OPCW: 'toxic chemical' used in attack on Douma last April
The attack on April 7, 2018, killed dozens of civilians and prompted air strikes against the Assad regime by Britain, France and the United States.
During an investigation in mid-April, inspectors from the Organisation for the Prohibition of Chemical Weapons (OPCW) visited two sites in Douma to interview witnesses and take samples, which have been analyzed in OPCW-affiliated national laboratories.
The investigation did not assign blame, but the information gathered provided “reasonable grounds that the use of a toxic chemical as a weapon has taken place on 7 April 2018”.
“This toxic chemical contained reactive chlorine. The toxic chemical was likely molecular chlorine,” the OPCW said in a statement.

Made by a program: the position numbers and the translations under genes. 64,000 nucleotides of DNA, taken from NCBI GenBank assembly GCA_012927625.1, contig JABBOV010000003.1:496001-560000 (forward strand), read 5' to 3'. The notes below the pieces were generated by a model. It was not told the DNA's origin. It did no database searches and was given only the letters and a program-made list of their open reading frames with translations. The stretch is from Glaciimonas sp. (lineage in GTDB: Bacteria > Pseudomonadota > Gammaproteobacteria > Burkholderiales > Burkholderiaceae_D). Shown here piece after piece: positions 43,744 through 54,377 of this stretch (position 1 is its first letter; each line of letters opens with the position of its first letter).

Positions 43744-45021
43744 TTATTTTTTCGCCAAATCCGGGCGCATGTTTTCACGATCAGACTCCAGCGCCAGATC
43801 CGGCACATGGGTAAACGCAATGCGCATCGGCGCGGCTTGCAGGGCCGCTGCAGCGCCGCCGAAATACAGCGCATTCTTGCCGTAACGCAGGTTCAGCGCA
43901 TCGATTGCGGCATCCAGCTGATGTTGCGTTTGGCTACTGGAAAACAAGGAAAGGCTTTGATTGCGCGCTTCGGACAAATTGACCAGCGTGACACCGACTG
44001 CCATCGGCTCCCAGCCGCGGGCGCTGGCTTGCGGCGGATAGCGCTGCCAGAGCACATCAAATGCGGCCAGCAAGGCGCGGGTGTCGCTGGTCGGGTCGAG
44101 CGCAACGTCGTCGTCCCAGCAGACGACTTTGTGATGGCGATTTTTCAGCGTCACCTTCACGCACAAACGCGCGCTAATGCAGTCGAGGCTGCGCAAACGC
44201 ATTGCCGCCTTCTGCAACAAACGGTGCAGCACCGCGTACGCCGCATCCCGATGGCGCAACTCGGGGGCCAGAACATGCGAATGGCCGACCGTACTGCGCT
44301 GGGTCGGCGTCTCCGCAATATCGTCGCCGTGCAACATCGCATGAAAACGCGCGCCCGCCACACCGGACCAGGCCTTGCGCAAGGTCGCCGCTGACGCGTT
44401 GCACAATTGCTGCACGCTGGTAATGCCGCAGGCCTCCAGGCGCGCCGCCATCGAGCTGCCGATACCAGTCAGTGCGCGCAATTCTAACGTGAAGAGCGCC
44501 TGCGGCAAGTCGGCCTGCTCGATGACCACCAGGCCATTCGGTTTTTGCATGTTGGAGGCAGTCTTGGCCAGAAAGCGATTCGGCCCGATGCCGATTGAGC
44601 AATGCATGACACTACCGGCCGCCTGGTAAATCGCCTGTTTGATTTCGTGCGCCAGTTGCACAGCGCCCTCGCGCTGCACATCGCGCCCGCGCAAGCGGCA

Weaponizing chlorine is prohibited under the Chemical Weapons Convention, ratified by Syria in 2013, and is prohibited under customary international humanitarian law.
The latest OPCW report “adds one more case to the scores of illegal chemical weapons attacks confirmed since 2013,” said Lou Charbonneau of the New York-based Human Rights Watch.
“It’s clear that the organization’s new unit for attributing blame for chemical weapons attacks in Syria has its work cut out. Those responsible for the use of these banned weapons should be unmasked and held to account.”
The OPCW has documented systematic use of the banned nerve agent sarin and chlorine in Syria’s war, now nearing its eighth year.
From 2015 to 2017 a joint UN-OPCW team had been appointed to assign blame for chemical attacks in Syria. It found that Assad regime troops had used the nerve agent sarin and chlorine barrel bombs on several occasions, while ISIS militiamen were found to have used sulfur mustard.
Based on Reuters